Kellogg announced it plans to hire permanent replacements after union members voted against the cereal company’s latest offer this week.
For the past nine weeks, 1,400 Kellogg workers have been on the picket line in Michigan, Tennessee, Pennsylvania and Nebraska. In Battle Creek, where the company is headquartered, 325 hourly workers are standing with the union’s decision to not return until their demands are met.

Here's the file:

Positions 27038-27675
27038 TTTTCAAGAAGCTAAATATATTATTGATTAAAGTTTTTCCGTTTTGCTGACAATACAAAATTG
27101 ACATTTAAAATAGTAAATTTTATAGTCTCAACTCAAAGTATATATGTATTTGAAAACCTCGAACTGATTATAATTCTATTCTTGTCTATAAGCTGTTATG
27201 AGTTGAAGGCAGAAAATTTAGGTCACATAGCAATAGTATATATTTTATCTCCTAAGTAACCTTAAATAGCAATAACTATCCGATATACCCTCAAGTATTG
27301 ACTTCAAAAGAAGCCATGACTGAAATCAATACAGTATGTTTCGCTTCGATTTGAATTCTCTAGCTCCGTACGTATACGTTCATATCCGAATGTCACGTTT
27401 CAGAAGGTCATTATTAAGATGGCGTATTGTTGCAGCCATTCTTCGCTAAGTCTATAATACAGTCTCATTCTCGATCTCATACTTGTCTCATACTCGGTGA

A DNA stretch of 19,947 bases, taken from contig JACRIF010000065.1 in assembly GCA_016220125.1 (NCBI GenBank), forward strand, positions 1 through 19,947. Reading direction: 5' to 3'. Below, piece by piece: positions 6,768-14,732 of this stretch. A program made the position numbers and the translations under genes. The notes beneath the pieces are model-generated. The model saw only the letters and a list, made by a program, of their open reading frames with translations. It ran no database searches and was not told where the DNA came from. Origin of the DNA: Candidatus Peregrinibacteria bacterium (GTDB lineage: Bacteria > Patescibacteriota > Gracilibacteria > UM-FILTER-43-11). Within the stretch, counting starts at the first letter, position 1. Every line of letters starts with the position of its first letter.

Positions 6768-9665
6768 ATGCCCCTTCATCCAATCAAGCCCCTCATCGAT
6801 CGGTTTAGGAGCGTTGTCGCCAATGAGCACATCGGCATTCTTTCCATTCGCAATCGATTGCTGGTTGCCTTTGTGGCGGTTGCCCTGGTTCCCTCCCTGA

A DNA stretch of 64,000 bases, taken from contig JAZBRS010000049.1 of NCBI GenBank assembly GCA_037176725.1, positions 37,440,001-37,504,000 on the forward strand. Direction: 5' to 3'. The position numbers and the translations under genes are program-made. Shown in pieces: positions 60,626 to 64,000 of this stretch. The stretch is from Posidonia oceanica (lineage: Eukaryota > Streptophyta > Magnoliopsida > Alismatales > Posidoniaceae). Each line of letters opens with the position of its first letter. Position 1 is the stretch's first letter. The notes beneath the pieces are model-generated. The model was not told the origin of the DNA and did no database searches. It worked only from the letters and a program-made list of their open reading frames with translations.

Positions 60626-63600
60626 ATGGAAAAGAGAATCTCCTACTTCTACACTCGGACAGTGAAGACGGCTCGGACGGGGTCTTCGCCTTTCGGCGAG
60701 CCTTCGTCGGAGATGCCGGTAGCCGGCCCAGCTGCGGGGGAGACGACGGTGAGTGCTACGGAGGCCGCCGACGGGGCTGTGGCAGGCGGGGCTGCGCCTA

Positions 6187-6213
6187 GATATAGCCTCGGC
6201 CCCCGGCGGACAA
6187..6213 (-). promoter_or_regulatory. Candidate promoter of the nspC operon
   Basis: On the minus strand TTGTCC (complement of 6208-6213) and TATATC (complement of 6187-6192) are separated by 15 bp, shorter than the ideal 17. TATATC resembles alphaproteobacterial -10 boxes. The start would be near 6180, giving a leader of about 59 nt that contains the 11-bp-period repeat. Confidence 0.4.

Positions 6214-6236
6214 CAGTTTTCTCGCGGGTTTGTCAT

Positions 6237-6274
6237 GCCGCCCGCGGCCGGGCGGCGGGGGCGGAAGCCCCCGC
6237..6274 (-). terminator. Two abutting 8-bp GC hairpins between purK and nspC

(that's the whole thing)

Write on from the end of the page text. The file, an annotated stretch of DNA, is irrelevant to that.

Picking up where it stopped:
Workers walked out at midnight on Oct. 5 once their contract expired. The heart of the negotiation is the company’s two-tier system the union says keeps “transitional” workers at a lower pay and benefit level for longer than agreed upon.
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